Lithobius curtipes C.L. Koch, 1847
Lithobius (Monotarsobius) curtipes C.L. Koch, 1847
- GB IUCN status: Least Concern
- GB rarity status: Nationally Scarce
Lithobius is a difficult genus and at least 17 species are known from Britain and Ireland.
This is one of seven 'smaller species' with 2 + 2 forcipular teeth that lack backward projections on tergites 9, 11 and 13. Lithobius curtipes is one of two species with the antennae composed of c. 20 articles (the other being L. crassipes). Males are readily differentiated from L. crassipes by the characteristic projection on the last legs, but the two species also differ in the arrangement of their ommatida.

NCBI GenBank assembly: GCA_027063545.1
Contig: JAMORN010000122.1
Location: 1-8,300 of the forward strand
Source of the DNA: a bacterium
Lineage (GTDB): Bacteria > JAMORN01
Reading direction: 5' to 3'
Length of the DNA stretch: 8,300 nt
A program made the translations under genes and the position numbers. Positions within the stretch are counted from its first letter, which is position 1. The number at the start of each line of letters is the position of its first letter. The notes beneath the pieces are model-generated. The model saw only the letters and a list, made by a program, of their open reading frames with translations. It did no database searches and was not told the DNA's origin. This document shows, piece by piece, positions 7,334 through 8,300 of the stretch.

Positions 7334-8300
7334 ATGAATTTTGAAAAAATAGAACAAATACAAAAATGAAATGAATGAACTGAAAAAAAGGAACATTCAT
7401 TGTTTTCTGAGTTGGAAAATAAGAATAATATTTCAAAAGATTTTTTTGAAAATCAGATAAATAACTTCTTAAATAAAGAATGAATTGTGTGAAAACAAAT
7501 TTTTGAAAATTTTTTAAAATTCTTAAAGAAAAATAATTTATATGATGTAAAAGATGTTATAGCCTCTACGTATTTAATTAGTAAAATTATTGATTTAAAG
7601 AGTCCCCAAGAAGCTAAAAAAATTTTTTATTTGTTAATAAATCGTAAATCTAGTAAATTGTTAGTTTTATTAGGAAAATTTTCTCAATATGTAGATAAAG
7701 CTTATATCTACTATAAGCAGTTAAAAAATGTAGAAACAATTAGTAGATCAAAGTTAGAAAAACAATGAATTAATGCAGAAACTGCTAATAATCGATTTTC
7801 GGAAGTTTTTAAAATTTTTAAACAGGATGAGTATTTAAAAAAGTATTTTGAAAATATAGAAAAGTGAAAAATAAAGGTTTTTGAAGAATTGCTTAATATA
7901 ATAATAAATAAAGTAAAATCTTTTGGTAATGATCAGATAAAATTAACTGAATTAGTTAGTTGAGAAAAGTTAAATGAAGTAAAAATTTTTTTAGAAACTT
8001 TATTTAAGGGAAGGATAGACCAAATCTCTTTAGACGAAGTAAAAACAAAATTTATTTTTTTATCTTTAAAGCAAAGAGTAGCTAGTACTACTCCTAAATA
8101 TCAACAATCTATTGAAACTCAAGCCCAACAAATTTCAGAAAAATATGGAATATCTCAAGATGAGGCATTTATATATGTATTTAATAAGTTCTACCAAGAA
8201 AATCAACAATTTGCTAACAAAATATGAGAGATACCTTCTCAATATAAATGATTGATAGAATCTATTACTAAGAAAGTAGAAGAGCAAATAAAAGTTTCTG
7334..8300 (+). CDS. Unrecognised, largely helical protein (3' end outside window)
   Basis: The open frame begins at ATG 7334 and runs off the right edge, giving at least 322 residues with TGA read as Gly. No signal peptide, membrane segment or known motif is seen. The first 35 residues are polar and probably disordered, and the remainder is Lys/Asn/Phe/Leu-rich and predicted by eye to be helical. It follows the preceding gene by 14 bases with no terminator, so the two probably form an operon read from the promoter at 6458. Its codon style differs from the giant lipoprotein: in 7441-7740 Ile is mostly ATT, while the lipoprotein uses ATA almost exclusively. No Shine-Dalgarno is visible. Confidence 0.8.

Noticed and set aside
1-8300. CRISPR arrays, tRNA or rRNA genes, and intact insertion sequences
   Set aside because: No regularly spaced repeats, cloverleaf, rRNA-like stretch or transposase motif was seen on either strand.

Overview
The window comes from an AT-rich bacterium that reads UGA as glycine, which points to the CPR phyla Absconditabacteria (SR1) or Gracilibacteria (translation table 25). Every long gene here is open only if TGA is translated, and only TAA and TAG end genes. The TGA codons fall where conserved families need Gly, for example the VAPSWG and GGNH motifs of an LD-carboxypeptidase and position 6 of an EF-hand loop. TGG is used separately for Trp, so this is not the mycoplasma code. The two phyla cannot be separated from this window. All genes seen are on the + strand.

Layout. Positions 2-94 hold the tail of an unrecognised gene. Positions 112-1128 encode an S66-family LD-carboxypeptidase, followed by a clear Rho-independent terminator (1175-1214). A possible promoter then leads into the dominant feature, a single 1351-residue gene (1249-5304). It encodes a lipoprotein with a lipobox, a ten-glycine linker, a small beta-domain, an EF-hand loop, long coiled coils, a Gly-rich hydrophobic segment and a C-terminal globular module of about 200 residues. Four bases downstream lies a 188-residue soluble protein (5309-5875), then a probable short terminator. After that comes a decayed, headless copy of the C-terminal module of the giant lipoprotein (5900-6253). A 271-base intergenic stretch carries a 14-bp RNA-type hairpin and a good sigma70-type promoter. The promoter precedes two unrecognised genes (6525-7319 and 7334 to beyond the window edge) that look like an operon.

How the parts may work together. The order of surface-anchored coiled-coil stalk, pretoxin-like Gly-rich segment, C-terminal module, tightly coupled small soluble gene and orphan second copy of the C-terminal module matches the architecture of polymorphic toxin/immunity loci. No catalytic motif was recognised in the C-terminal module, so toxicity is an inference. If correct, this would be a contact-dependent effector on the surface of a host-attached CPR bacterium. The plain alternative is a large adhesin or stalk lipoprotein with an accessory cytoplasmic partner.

More information to allow accurate identification is given in the published identification keys by Tony Barber (2008 & 2009).
This species is patchily distributed across England and Wales and is rare in southern Scotland. It has not been recorded from Ireland.
It typically occurs in woodland, but can be found in other habitats and has been reported as a characteristic upland species at over 1000m asl (Barber & Gallon, 2020). It is most easily found under stones and dead wood or among leaf-litter.
This account is based on the 'Centipede Atlas' (Barber, 2022).
A review of this species' enigmatic distribution and habitat preferences across Europe and Asia is given by Barber (2022).